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The William Burke Museum

COVID-19 Information

Good To Go emblemOn Monday 14th September, the Scottish Government introduced a new gathering limit of six people from two households either indoors or outdoors.  As this new ruling applies to our walking tours this means that no single booking can be taken for more than 6 people (max of 2 households). Children under 12 from within the two households will not be counted in the new limit of six people.

We will continue to offer a public outdoor walking tour at 7:00pm on Thursdays, Saturdays and Sundays, with a limited headcount to permit physical distancing.

Our wee shop remains open Tuesday-Sunday, 12noon - 6pm, with appropriate physical distancing and sanitary safeguards in place.

See the relevant sections on our homepage, and our Tour Booking page, for full details.

These measures remain compatible with the additional local restrictions announced by the Scottish Government on 7th October, and tours will proceed as planned.

In an ornate black box on the counter of our shop in Edinburgh's West Bow rests a fascinating gory relic from the capital's grim past. This original artefact is a small calling-card case made out of the skin of the notorious "bodysnatcher" William Burke.

Burke and Hare committed a number of murders in Edinburgh in 1828, and then sold the corpses to Dr. Robert Knox at the Edinburgh Medical School for use in his dissection classes. After his public execution in January 1829, Burke was dissected (like his victims) and grisly souvenirs were made from skin taken from various parts of his body. The calling card case was made from skin taken from the back of William Burke's left hand. The skin was treated, tanned and finely decorated with gold tooling.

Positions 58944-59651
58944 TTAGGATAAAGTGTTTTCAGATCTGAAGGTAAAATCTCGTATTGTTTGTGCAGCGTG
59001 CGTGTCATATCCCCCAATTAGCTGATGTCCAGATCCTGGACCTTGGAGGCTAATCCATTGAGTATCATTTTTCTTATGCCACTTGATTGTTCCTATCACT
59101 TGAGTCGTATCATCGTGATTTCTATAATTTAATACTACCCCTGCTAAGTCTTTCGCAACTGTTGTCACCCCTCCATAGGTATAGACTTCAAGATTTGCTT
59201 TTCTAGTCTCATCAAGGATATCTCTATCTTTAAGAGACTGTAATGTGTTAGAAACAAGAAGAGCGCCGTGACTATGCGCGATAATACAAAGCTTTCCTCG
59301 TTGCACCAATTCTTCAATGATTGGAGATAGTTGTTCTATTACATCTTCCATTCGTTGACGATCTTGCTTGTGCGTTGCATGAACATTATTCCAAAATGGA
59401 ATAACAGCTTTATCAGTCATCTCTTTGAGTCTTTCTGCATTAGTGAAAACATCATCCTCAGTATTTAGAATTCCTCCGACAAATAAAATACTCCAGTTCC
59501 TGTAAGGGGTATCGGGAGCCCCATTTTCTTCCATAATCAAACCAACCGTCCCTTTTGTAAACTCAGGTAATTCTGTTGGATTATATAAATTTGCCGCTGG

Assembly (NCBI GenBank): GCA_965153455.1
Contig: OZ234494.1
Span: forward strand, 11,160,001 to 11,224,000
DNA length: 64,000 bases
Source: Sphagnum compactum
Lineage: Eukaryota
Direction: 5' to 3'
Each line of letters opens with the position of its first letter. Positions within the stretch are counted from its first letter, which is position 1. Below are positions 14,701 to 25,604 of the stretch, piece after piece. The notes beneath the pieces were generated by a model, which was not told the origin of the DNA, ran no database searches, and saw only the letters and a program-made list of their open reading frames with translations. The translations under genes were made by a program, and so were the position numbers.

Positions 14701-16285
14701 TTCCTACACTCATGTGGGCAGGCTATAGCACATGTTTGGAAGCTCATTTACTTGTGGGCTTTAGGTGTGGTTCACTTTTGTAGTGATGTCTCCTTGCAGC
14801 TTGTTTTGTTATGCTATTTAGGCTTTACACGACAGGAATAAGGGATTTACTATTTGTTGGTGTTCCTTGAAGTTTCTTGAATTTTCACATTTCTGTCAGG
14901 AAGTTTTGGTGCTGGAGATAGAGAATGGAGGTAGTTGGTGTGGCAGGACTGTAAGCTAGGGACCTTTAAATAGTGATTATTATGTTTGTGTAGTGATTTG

The calling card case was owned for many years by a Dr Hobbs, and was handed down to the family of Piercy Hughes, a descendent of one of the surgeons involved in William Burke's dissection.

We bought this grisly relic at a Phillips' auction in 1988 for £1050 (outbidding the Surgeons' Hall themselves). The story appeared in a number of national newspapers, including The Sun which showed its customary flair for a good headline with: '£1000 Bid for Bit of a Burke'.

Death-mask of William Burke and life-mask of William Hare

L-R: Death-mask of William Burke and "life-mask" of William Hare.

In 1997, the calling card case was sent to London to feature in the Wellcome Trust's exhibition Dr Death: Medicine at the End of Life. It also featured on Channel 4's Four Rooms (2012) and the BBC's Antiques Roadshow (2006), where it was described as "priceless".

Burke and Hare at the Police Information Centre

Burke & Hare terrorising the Police Information Centre on Edinburgh's Royal Mile.

Our own head ghoul, Adam Lyal (deceased) used to carry the calling card case around with him on his nightly walking tours, but it was decided we needed to protect it from wear and tear and loaned it to the Police Information Centre in Edinburgh's High Street. However, with the closure of the Information Centre, and with so many people asking us about the card case, we thought the time was right to move William Burke back home to our shop.

On the 180th anniversary of William Burke's execution, we published a replica Edinburgh Evening Courant newspaper, dated 25th December 1828 which records the trial of William Burke and William Hare.

The calling-card case is now on permanent public display at our shop in Edinburgh's Old Town.

Come to see it if you dare. We're open 12 - 6, Wednesday to Sunday.

William Burke merchandise

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